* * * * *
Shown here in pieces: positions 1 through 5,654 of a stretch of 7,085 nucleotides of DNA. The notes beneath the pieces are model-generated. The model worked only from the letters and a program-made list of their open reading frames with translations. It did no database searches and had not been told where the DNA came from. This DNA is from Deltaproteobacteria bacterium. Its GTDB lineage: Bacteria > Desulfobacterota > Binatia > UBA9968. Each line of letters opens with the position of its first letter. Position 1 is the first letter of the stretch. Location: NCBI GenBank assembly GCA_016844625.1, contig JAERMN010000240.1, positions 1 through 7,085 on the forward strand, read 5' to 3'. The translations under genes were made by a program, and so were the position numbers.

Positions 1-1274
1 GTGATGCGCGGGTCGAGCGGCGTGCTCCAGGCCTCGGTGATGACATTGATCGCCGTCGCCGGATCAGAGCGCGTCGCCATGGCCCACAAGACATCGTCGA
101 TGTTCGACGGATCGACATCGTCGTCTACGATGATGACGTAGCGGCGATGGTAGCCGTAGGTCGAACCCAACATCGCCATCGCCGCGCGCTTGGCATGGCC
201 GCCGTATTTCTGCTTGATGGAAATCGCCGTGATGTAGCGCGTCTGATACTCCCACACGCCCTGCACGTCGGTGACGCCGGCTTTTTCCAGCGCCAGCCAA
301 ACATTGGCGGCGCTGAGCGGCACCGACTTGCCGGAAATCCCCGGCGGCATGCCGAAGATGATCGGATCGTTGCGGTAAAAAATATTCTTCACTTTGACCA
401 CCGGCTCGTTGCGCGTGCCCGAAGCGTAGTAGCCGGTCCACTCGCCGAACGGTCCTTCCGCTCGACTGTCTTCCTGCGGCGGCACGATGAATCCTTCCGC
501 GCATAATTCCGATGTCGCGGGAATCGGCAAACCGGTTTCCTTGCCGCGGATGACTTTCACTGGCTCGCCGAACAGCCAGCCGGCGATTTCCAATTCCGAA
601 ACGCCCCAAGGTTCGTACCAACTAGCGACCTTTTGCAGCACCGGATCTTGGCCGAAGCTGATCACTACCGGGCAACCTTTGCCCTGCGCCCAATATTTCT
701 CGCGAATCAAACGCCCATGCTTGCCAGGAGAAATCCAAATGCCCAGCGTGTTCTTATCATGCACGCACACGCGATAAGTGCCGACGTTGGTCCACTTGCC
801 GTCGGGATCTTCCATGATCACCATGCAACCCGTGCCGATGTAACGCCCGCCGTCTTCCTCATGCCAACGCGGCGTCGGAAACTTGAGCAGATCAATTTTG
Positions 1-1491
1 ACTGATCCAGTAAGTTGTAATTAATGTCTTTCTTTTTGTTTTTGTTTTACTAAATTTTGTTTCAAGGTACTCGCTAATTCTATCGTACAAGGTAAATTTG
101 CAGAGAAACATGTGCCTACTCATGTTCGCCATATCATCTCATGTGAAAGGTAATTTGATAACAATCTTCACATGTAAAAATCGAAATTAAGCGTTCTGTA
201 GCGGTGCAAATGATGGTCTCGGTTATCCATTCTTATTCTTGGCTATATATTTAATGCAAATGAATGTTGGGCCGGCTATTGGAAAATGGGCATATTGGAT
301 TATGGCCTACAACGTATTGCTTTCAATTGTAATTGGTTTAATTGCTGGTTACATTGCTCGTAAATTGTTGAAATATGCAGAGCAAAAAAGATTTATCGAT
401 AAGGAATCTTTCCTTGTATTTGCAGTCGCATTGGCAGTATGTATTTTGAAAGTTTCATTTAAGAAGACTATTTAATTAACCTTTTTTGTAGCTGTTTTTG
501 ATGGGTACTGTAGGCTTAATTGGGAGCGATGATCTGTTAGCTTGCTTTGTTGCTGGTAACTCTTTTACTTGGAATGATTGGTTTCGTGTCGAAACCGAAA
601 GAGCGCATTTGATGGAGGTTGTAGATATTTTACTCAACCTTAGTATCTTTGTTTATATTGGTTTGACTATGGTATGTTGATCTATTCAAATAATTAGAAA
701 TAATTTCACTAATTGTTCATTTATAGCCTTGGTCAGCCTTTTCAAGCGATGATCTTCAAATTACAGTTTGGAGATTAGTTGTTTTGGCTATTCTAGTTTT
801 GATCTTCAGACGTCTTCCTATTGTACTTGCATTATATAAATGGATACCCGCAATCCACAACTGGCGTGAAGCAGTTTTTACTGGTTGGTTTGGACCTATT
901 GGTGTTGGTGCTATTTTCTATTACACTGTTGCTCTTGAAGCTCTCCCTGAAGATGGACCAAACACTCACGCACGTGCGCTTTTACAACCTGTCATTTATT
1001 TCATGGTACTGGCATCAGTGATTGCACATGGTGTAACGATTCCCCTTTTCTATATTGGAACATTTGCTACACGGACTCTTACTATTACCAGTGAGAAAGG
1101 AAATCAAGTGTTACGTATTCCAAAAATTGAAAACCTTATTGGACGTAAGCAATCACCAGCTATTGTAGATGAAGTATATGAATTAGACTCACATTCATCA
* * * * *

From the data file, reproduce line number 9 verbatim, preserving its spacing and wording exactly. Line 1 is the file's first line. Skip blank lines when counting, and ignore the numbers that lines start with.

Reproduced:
601 ACGCCCCAAGGTTCGTACCAACTAGCGACCTTTTGCAGCACCGGATCTTGGCCGAAGCTGATCACTACCGGGCAACCTTTGCCCTGCGCCCAATATTTCT